British coalition defends record on low-key birthday
Britain's coalition government defended its record after a turbulent first year in power Wednesday as fresh protests against its austerity measures kept anniversary celebrations on ice.
Conservative Prime Minister David Cameron's office said the coalition with the Liberal Democrats -- Britain's first joint administration since World War II -- had taken the "right decisions" in the national interest.
But with Deputy Prime Minister and Lib Dem leader Nick Clegg vowing a more "muscular" role after the party's recent electoral meltdown and with the coalition at record lows in the polls, it remained a difficult birthday.
At least 1,000 disabled people meanwhile rallied in London, the latest in a series of protests against spending cuts that the coalition says are needed to reduce Britain's record deficit.
The centre-right Conservatives and their centrist junior coalition partners agreed one year ago to form a government after elections booted out the previous Labour government but produced a hung parliament.
When Cameron and Clegg gave their first press conference last year in the rose garden of 10 Downing Street, the pair were jokingly compared to newlyweds because of their bonhomie.
But tensions boiled over into a war of words this month during a bitter campaign for a referendum on reforming Britain's voting system, which the Lib Dems backed and lost badly.
The Lib Dems also suffered their worst ever results in local elections but Clegg insisted the government, the first in which Liberals have taken part since David Lloyd George in 1922, was a "coalition of necessity".
Clegg insisted however the Lib Dems would make their influence more visible -- echoing comments at the weekend in which he said they could block the coalition's proposed healthcare reforms.
"You will see a strong liberal identity in a strong coalition government. You might even call it muscular liberalism," he said in a speech.
Clegg sat grimly alongside Cameron in the House of Commons for the weekly prime minister's questions session on Wednesday as the premier defended the coalition's record on healthcare.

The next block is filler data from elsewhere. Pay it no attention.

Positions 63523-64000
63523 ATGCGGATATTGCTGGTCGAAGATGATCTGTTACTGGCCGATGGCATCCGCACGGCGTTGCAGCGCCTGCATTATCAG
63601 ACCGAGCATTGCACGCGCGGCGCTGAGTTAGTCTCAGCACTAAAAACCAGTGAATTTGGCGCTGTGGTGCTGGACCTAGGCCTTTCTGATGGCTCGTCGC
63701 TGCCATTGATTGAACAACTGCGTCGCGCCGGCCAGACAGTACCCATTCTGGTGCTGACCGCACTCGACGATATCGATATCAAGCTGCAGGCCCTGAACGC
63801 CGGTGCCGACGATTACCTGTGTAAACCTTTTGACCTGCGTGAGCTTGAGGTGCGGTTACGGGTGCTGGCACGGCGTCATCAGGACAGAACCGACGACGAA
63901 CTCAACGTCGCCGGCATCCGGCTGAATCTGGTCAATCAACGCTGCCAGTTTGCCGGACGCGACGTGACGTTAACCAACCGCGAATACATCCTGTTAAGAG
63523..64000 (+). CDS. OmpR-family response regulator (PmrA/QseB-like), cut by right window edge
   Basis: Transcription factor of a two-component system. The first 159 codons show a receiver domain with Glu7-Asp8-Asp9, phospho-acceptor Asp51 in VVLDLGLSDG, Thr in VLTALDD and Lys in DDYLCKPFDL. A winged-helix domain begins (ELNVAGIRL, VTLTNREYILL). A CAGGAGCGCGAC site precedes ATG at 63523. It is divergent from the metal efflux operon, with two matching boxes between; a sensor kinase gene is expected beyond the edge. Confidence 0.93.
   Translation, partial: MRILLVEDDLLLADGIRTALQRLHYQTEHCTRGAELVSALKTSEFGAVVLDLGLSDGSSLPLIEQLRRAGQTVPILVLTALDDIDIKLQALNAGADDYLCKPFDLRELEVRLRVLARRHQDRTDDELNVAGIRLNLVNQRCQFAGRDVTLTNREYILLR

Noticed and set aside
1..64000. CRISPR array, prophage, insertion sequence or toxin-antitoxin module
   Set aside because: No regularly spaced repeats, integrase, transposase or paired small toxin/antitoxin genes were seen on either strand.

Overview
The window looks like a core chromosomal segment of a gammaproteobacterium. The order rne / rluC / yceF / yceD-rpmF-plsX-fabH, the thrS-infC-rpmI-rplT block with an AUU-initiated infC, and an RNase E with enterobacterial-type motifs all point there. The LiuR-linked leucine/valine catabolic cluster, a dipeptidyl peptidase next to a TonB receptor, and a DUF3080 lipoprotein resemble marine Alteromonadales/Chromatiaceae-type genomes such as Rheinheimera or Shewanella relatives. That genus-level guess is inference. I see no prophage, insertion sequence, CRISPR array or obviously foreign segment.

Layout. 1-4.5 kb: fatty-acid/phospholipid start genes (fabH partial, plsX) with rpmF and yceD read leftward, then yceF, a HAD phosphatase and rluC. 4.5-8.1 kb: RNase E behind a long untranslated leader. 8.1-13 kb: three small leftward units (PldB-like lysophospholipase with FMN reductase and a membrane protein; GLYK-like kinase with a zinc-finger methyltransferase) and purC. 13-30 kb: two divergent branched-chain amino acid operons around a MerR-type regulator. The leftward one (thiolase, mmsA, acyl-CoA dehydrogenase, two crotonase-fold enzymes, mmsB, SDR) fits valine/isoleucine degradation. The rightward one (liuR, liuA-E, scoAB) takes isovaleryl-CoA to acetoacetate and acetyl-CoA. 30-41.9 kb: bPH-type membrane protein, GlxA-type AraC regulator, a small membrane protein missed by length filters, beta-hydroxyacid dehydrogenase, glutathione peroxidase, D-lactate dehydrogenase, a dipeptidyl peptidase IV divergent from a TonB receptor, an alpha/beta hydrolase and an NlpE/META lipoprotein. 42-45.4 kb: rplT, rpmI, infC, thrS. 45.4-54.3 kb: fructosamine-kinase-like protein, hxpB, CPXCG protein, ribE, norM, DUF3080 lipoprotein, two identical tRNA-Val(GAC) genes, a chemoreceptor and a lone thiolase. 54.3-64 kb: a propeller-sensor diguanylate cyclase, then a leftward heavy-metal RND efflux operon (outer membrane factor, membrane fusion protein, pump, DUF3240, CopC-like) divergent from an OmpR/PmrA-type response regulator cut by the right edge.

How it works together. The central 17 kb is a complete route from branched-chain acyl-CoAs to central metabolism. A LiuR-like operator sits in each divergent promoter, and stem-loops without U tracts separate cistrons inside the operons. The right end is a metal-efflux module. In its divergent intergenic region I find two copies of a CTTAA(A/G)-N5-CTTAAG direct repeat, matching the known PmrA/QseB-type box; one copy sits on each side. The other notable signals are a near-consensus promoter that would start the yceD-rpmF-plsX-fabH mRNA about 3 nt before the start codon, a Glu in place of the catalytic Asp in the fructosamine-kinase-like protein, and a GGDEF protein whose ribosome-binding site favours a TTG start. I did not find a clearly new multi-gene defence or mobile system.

In a separate speech, Finance Minister George Osborne said the two parties were "as united... as we have ever been" behind the austerity measures.
"We have the interest rates of Germany despite having a bigger budget deficit than Greece or Portugal," he said.
The Downing Street statement said the coalition had completed a quarter of the commitments in its five-year coalition agreement, which called for billions of pounds of spending cuts across government departments.
"The government believes the right decisions have been taken in the national interest. But there is a lot more work to be done," it said.
But as it was issued, hundreds of demonstrators including people in wheelchairs and blind people with dogs rallied outside parliament to oppose welfare cuts.
"I'm incredibly angry," said Penny Pepper, a demonstrator who was in a wheelchair. "It's utter nonsense, the bankers are bailed out and we're sold out, at the expense of greedy bankers."
Several protests against a hike in university fees turned violent late last year and there was also chaos on the sidelines of a protest by unions in March.
Public support for the coalition appears to be dipping.
A ComRes/ITV News poll showed 53 percent of Britons say the coalition's record is disappointing and 49 percent say the coalition is "bad for Britain". That figure has steadily increased from 33 percent in November.
The poll also reveals overwhelmingly negative opinions of Clegg, with 82 percent saying they do not or do not know whether to trust him and only 24 percent saying he is a good leader for his party.
Cameron was not trusted by 48 percent of those surveyed. Only 28 percent of people thought the coalition could see out its full five-year term to 2015, according to the poll of 2,005 adults between May 6 and 8.
© 2011 AFP